Ebola virus (EBOV) and related filoviruses are associated with sporadic outbreaks of highly lethal hemorrhagic fever in sub-Saharan Africa. The recent EBOV outbreak in West Africa has underscored the urgent need for antiviral treatments and demonstrated the potential of passive immunotherapy to reverse advanced filovirus disease. However, existing monoclonal antibody (mAb) cocktails such as ZMapp are limited by a narrow spectrum of antiviral action, which stems from viral strain-specific neutralization of the highly variable entry glycoprotein, GP, by most mAbs. Ebolaviruses engage the intracellular late endosome residing receptor Niemann-Pick C1 (NPC1) during host cell entry and infection. This engagement is absolutely required for host cell infection and the receptor-binding site (RBS) on the filovirus glycoprotein is shielded prior to physical sequestration in late endosomes. To target this interaction, we developed a "Trojan Horse" bispecifc antibody strategy, in which the viable domains of NPC-1 or GP-RBS specific antibodies are fused to an antibody that binds to a conserved surface exposed GP-epitope, applying Dual Variable Domain immunoglobulins (DVD-Ig). These bispecific molecules, but not their parental monoclonal antibodies, neutralized all known ebolaviruses by utilizing the viral particle themselves for endosomal delivery, and conferred post exposure protection against multiple filoviruses in vivo.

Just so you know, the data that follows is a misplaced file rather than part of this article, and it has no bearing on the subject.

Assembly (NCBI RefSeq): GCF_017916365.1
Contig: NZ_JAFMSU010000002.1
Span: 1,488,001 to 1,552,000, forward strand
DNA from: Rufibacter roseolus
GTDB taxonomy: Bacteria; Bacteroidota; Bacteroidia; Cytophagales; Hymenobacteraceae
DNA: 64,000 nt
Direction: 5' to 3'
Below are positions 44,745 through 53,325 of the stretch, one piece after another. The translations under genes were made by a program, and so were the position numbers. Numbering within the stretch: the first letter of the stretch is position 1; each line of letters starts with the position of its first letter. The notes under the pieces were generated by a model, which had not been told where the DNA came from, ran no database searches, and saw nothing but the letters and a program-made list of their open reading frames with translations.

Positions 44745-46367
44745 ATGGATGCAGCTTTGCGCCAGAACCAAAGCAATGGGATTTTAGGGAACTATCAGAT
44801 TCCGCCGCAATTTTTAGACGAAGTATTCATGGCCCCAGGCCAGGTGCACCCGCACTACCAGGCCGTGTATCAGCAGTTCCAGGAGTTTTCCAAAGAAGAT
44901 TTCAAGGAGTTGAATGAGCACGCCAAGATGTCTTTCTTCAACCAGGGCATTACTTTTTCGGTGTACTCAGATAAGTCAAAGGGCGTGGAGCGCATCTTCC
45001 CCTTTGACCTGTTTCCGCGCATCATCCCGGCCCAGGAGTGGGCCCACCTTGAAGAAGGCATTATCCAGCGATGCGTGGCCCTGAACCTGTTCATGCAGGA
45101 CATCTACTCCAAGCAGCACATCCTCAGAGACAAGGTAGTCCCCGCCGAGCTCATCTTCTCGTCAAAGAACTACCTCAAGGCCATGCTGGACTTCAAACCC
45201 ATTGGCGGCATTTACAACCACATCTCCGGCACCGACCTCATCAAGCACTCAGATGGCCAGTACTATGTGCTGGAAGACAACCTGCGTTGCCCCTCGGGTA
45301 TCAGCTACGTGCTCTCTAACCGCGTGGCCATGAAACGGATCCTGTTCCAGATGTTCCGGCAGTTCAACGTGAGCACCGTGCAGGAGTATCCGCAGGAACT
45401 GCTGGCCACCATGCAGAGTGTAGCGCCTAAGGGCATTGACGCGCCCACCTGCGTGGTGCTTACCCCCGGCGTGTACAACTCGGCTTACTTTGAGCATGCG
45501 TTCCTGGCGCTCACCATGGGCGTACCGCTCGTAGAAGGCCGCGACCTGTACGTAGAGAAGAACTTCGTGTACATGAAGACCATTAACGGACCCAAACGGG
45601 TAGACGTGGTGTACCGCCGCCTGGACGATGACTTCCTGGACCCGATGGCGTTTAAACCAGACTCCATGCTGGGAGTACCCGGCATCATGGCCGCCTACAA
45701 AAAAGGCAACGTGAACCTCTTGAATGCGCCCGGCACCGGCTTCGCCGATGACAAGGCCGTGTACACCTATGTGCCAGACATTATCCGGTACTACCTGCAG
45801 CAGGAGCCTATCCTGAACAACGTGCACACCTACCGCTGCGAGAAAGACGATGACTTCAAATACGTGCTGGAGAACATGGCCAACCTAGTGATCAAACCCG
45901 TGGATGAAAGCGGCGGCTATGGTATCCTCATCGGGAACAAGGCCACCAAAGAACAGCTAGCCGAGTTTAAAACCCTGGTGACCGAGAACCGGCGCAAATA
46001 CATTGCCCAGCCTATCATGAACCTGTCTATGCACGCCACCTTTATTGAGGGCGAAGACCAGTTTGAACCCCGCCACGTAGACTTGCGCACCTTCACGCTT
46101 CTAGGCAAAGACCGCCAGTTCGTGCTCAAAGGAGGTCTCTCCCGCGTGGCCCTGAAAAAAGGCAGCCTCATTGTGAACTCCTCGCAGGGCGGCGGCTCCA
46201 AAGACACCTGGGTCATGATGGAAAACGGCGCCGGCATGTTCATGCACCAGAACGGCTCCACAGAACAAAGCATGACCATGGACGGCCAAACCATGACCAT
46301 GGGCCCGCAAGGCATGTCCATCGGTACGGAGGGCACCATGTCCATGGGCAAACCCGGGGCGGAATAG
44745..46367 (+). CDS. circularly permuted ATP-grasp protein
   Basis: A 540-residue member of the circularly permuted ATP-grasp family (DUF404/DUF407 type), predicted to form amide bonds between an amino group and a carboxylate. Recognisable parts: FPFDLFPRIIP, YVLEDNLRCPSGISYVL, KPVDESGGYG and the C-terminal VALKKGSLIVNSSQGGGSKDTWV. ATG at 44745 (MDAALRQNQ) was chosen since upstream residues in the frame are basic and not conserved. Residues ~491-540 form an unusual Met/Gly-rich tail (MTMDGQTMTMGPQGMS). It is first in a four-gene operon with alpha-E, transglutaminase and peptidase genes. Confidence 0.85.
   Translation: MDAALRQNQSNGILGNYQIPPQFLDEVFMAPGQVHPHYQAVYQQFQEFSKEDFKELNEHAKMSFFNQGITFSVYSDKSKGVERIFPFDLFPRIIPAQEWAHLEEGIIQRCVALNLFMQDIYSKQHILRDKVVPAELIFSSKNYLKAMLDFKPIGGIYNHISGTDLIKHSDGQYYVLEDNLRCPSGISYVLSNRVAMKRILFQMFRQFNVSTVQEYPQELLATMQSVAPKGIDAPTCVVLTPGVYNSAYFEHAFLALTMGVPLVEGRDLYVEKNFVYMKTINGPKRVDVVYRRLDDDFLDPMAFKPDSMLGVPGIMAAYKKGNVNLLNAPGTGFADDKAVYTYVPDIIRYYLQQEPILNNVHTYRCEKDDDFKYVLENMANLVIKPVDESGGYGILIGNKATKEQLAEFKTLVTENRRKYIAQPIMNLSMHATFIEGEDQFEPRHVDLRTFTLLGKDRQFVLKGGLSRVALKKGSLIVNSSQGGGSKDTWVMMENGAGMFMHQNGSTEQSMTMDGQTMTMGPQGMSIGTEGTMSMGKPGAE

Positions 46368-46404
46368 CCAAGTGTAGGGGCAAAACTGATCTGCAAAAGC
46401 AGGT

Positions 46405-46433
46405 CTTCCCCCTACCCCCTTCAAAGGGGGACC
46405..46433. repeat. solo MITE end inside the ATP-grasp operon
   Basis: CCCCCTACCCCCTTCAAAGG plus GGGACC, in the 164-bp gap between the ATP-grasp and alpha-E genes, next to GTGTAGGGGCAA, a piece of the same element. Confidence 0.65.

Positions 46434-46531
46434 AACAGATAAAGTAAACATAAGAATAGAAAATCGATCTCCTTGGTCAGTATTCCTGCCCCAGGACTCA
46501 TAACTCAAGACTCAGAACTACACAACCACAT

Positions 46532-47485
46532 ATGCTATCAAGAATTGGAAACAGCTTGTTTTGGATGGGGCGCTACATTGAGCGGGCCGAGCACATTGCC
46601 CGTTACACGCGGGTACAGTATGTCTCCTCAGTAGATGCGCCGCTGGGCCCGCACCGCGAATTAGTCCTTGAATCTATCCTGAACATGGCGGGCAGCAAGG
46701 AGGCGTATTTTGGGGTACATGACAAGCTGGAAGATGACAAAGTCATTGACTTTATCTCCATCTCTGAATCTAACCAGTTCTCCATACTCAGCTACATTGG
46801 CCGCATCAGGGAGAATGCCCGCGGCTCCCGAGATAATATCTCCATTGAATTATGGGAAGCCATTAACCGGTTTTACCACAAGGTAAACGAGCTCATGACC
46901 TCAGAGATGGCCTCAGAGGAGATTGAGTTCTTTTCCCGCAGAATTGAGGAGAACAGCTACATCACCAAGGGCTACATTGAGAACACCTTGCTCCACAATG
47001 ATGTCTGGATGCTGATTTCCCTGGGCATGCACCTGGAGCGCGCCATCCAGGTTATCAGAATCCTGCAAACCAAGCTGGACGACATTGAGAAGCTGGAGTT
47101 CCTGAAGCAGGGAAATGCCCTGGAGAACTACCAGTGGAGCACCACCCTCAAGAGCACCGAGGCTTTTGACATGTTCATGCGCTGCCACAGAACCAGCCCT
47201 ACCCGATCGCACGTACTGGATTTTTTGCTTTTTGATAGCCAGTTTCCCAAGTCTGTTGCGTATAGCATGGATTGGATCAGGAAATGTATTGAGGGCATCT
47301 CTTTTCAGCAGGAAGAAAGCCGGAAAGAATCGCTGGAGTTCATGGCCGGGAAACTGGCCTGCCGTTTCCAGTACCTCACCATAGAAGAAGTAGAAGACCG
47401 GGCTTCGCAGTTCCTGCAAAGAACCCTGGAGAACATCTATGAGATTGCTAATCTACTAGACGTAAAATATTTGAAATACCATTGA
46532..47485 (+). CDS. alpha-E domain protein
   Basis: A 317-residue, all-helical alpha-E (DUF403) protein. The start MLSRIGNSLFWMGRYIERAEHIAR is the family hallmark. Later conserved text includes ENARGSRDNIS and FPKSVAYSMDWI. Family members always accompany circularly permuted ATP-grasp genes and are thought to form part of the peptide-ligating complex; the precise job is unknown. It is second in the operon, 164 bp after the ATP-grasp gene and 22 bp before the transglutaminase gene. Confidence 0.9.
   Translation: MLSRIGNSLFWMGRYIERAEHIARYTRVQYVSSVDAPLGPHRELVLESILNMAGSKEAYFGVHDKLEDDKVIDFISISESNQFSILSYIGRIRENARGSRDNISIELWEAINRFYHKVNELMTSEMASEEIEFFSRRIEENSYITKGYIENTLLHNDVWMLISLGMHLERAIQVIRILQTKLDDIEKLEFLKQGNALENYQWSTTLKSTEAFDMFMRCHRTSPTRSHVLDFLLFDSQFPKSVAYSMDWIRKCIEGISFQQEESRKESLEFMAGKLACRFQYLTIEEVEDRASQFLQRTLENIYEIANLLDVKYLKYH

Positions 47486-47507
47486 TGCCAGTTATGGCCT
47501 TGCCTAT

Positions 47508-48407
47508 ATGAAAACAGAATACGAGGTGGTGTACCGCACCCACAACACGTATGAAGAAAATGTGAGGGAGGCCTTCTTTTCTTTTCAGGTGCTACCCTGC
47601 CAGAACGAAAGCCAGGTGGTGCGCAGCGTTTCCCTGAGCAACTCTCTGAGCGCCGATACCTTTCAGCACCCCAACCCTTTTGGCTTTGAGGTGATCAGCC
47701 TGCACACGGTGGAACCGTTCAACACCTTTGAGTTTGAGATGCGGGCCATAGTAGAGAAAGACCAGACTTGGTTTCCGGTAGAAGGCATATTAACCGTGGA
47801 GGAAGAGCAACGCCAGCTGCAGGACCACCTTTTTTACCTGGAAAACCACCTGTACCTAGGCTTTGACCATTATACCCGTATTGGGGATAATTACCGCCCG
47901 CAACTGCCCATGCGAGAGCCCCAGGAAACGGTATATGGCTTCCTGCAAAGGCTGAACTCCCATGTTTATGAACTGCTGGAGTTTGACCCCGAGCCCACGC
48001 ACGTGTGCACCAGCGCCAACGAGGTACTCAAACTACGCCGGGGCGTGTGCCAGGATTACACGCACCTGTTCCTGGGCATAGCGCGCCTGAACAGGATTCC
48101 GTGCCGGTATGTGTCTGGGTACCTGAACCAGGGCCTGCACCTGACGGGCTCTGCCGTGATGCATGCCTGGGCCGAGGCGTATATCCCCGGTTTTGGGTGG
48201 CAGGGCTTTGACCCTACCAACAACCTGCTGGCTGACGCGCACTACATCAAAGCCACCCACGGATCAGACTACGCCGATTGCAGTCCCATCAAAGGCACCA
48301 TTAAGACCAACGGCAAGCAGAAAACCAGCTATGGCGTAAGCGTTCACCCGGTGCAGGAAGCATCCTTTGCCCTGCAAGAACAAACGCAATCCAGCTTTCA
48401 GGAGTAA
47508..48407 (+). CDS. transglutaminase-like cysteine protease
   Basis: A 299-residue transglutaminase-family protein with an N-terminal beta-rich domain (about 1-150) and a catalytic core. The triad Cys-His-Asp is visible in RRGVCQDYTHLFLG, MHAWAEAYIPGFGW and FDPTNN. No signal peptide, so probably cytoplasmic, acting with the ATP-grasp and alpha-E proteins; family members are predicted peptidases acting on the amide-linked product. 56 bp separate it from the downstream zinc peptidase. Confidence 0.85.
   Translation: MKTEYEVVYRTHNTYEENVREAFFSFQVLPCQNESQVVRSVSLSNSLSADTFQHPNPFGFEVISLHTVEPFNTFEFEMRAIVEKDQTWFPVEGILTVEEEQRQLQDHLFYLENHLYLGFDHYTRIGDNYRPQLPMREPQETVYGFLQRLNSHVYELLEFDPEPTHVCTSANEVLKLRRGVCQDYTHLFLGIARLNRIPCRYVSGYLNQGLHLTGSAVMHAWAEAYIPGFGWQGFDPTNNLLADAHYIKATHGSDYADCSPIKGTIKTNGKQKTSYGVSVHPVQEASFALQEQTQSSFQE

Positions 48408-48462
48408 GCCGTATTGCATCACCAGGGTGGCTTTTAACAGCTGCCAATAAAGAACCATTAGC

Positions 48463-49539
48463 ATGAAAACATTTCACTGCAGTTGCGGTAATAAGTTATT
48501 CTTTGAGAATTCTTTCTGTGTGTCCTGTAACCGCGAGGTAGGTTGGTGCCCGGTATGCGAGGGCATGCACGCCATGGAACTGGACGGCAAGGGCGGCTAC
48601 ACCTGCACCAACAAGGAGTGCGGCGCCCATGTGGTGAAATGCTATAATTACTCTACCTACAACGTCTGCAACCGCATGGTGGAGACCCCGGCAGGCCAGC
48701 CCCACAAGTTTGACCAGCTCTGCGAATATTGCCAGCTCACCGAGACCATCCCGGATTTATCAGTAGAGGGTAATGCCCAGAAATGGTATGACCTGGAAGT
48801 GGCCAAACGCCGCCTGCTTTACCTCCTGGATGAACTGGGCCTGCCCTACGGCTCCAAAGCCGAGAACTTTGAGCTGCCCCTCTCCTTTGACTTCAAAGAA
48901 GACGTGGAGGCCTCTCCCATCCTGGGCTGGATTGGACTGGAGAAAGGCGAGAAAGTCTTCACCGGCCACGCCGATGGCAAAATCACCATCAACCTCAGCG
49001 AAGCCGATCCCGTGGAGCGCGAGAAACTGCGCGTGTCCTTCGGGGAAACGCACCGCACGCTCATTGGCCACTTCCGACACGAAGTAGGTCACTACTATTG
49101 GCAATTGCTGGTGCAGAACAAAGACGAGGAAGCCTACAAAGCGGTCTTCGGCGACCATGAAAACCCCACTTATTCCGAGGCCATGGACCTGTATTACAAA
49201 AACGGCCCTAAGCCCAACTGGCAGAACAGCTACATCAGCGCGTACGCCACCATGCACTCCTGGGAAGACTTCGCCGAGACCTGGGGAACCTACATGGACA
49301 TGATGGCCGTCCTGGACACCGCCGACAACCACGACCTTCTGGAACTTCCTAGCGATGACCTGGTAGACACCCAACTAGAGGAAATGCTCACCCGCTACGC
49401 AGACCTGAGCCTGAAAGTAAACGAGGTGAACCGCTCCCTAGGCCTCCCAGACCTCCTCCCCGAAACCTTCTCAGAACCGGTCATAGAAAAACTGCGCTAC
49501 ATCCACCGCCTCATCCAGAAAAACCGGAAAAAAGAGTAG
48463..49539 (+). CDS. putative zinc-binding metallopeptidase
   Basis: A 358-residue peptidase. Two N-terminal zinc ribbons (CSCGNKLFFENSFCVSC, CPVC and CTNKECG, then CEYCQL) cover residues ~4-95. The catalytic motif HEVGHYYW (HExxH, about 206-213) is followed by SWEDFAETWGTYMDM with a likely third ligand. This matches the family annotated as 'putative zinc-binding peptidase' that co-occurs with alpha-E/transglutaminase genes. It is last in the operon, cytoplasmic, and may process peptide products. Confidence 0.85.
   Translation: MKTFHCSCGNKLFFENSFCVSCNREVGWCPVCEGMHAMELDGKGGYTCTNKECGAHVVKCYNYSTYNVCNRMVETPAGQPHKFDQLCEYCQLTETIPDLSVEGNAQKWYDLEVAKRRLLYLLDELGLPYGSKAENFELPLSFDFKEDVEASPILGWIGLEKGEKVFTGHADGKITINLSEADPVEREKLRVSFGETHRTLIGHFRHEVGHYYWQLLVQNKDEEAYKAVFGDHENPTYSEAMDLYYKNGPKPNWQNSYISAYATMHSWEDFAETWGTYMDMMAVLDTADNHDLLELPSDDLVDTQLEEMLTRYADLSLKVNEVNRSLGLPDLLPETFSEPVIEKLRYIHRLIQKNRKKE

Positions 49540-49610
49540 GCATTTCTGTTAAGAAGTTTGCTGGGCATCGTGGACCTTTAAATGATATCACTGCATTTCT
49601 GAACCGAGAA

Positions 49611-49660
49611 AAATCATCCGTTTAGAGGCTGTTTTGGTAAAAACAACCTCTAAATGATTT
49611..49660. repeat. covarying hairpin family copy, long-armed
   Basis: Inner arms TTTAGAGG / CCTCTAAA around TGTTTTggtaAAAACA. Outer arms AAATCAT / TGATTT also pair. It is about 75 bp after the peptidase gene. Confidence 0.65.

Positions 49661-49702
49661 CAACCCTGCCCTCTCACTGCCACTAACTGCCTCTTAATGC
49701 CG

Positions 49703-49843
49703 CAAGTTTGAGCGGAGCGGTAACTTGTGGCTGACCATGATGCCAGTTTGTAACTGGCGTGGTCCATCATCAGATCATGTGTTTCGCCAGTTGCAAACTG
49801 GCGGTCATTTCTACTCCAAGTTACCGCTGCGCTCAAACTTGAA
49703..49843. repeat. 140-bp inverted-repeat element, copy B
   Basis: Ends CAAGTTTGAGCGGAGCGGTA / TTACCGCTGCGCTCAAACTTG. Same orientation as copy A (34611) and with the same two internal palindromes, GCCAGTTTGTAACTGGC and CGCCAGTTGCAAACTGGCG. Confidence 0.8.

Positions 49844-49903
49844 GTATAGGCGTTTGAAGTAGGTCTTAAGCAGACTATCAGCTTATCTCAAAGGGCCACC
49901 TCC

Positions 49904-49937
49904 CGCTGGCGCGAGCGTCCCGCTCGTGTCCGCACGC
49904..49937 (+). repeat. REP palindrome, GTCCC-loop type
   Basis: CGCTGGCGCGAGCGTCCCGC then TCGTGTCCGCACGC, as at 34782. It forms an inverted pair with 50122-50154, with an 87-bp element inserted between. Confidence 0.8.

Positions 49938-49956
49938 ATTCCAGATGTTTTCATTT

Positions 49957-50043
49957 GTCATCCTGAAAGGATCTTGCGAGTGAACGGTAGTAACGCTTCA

12:35 Problem-Solving Breakout Discussions with a Light Snack in the Foyer


Do We Really Need New Targets?
Moderator: Horacio G. Nastri, Ph.D., Senior Director, Antibody Biotherapeutics, Incyte Corporation
• Why do we need new targets?
• What is working and what is not?
• Do we need new strategies to identify new targets?
• How do we improve validation efficiency and speed?

Getting CAR T to Work on Solid Tumors
Co-Moderators: Soldano_FerroneSoldano Ferrone, M.D., Ph.D., Division of Surgical Oncology, Surgery, Massachusetts General Hospital, Harvard Medical School
Mitchell_HoMitchell Ho, Ph.D., Chief, Antibody Therapy Section, Laboratory of Molecular Biology, National Cancer Institute, NIH
• How to select the right targets?
• How to enhance the anti-tumor activity?
• What are the suitable mouse models to evaluate CAR-T therapy?
• Do we need to target cancer initiating cells? Do we have to take into account hypoxia in the tumor microenvironment?

13:35 Session Break


14:00 Chairperson’s Remarks

Soldano Ferrone, M.D., Ph.D., Division of Surgical Oncology, Surgery, Massachusetts General Hospital, Harvard Medical School

14:05 Why Do CAR T cells Not Work in Solid Tumors Yet?